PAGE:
Louisiana is filled with natural beauty that is meant to be enjoyed. If you are feeling cooped up and need fresh air, you can still safely enjoy that splendor while following all COVID-19 mitigation measures. Just get in your vehicle and travel to one the following Louisiana lakes, reservoirs or even the Gulf of Mexico. No matter the time of day, these locations may reset your New Year with a positive perspective and a chance for calm introspection and appreciation of everything Mother Nature has to offer.
1. Alligator Lake — this peaceful location offers the Fort Polk community a chance to soak up the environment in all its glory as well as making use of canoe and paddle boat rentals if they want to explore the lake. Alligator Lake is located at 430 Alligator Lake Loop, Fort Polk. Hours of operation are Monday through Friday from 9 a.m.-5 p.m., Saturday from 8 a.m.-4 p.m. and Sunday from noon-5 p.m.
2. Anacoco Lake — the lake is also known as Anacoco Reservoir. It is a man-made lake in Vernon Parish, 10 miles west of Leesville. The lake was created in 1951, the result of impounding Anacoco, Caney, Prairie and Sandy Creeks, for the purpose of water supply and recreation.
3. Vernon Lake — Vernon Lake is also a man-made lake. The lake was created in 1963 by the impounding of Anacoco Creek, creating a 4,200-acre lake for water supply and recreation. The lake is five miles west of Leesville, and eight miles north of Anacoco Lake.
4. Toledo Bend Recreation Site — the recreation site, 1310 Army recreation Road, Florien, is a place for Soldiers and Family members to relax and have fun. It’s located 45 miles northwest of Fort Polk at the largest man-made reservoir in the South and the fifth largest in the country. If you want to get away for more than an hour or two, the site has cabins and yurts available for rent. Cabins sleep up to five people and have central air, ceiling fans, full baths and fully-equipped kitchens. Renters must bring their own towels and bedding. Yurts are tucked into a quiet forest setting.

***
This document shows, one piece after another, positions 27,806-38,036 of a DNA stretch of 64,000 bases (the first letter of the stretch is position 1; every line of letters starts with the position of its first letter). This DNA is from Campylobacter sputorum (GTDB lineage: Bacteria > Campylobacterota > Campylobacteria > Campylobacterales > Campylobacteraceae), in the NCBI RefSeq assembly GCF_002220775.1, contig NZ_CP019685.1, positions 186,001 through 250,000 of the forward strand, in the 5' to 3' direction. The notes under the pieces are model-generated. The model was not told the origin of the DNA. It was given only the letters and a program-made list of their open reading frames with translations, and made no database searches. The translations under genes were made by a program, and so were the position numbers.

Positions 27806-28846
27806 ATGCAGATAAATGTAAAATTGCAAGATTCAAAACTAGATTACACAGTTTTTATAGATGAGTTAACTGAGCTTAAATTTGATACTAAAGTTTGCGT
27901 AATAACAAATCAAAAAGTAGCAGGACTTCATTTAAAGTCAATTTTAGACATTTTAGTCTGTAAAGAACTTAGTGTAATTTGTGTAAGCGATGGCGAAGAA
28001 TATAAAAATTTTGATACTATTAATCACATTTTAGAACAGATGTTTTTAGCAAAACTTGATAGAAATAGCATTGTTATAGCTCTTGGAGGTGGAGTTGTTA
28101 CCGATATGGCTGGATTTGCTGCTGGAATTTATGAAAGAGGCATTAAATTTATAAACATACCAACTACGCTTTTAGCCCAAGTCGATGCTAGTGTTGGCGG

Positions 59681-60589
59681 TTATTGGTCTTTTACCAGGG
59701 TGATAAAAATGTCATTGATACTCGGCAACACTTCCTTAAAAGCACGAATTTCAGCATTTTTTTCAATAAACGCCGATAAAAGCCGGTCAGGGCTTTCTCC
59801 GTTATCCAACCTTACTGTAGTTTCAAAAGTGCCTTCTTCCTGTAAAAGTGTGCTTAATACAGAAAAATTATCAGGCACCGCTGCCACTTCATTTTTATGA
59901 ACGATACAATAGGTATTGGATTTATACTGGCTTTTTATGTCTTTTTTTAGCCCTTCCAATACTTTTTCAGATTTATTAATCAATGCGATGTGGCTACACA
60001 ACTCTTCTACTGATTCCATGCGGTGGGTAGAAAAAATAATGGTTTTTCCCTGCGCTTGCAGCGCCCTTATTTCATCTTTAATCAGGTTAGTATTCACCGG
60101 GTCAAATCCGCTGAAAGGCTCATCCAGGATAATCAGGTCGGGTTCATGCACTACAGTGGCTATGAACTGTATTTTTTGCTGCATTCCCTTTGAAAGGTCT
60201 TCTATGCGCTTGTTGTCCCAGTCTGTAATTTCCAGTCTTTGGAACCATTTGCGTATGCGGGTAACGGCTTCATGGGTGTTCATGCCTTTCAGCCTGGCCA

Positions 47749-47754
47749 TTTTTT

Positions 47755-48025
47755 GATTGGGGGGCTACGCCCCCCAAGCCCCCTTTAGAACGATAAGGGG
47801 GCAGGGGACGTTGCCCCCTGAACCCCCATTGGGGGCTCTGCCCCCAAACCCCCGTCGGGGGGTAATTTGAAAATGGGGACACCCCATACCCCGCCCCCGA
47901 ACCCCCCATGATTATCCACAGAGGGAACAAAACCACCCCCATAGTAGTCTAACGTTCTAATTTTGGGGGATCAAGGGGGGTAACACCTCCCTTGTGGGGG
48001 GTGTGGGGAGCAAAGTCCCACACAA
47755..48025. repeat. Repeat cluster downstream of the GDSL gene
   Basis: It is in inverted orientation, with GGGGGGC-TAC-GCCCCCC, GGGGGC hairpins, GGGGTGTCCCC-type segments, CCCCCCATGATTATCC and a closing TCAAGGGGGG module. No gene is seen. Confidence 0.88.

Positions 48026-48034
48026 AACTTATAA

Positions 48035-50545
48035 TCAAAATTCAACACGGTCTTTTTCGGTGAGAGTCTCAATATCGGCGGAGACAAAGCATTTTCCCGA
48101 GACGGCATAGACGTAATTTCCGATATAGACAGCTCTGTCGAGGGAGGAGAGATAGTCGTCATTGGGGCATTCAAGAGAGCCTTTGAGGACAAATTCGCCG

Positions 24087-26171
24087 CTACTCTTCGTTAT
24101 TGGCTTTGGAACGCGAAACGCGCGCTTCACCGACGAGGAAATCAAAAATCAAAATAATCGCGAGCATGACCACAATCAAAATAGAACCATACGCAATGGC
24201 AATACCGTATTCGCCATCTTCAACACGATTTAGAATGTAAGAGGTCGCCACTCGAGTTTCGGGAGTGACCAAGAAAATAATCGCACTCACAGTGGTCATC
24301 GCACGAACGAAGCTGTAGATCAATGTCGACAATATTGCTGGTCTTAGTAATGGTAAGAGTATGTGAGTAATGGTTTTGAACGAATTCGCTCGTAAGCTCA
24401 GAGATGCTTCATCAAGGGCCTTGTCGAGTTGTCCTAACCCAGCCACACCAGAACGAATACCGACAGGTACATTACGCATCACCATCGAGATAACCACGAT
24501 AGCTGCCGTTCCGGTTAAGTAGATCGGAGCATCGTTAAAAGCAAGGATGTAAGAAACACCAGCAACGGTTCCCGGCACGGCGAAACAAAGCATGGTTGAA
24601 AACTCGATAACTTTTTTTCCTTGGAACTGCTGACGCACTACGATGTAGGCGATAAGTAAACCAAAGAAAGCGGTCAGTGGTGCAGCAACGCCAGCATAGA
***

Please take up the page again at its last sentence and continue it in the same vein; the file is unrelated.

Recreational vehicles and camping spots are also available. There’s a beach for swimming, as well as restrooms and showers for the convenience of visitors.
The site’s hours of operation are Thursday through Monday from 8 a.m.-4 p.m. The site is closed Tuesday and Wednesday.
5. Calcasieu Lake — Travel a little farther and enjoy the beautiful waters of Calcasieu Lake while fishing, canoeing or admiring the scenic area. You can enjoy the view from anywhere along the lake or head to Calcasieu Point Landing, 3955 Henry Pugh Road, Lake Charles — a boat launch and gateway to inland saltwater fishing in Southwest Louisiana. The landing is open Monday through Thursday from 6 a.m.-11 p.m. and Friday through Sunday from 6 a.m.-2 p.m.
6. Prien Lake — a great way to enjoy the beauty of Prien Lake is to visit Prien Lake Park, 3700 West Prien Lake Road, Lake Charles. The 29-acre park overlooks Indian Bay on the eastern shore of Prien Lake, a waterway where 19th century schooners once sailed. Visitors can not only enjoy the beautiful landscaping of the park while walking its pathways, but also the sweeping view of the lake, I-210 bridge and maybe, if timed right, a magnificent sunset over the water. The park is open from 5 a.m.-11 p.m. each day.
7. Holly Beach — Holly Beach, also known as the “Cajun Riviera,” is a coastal community in Cameron Parish. The beach isn’t known for fancy hotels and restaurants, but it’s a great place for long quiet walks along the Gulf Coast.
8. Caddo Lake — if you head north from Fort Polk to Caddo Lake, a 25,400-acre lake and wetland located on the border between Texas and Louisiana, in Louisiana’s western Caddo Parish, you will find an internationally protected wetland featuring the largest Cypress forest in the world, according to lakesonline.com. The lake is named after the Southeastern culture of Native Americans called Caddoans or Caddo, who lived in the area until their expulsion in the 19th century.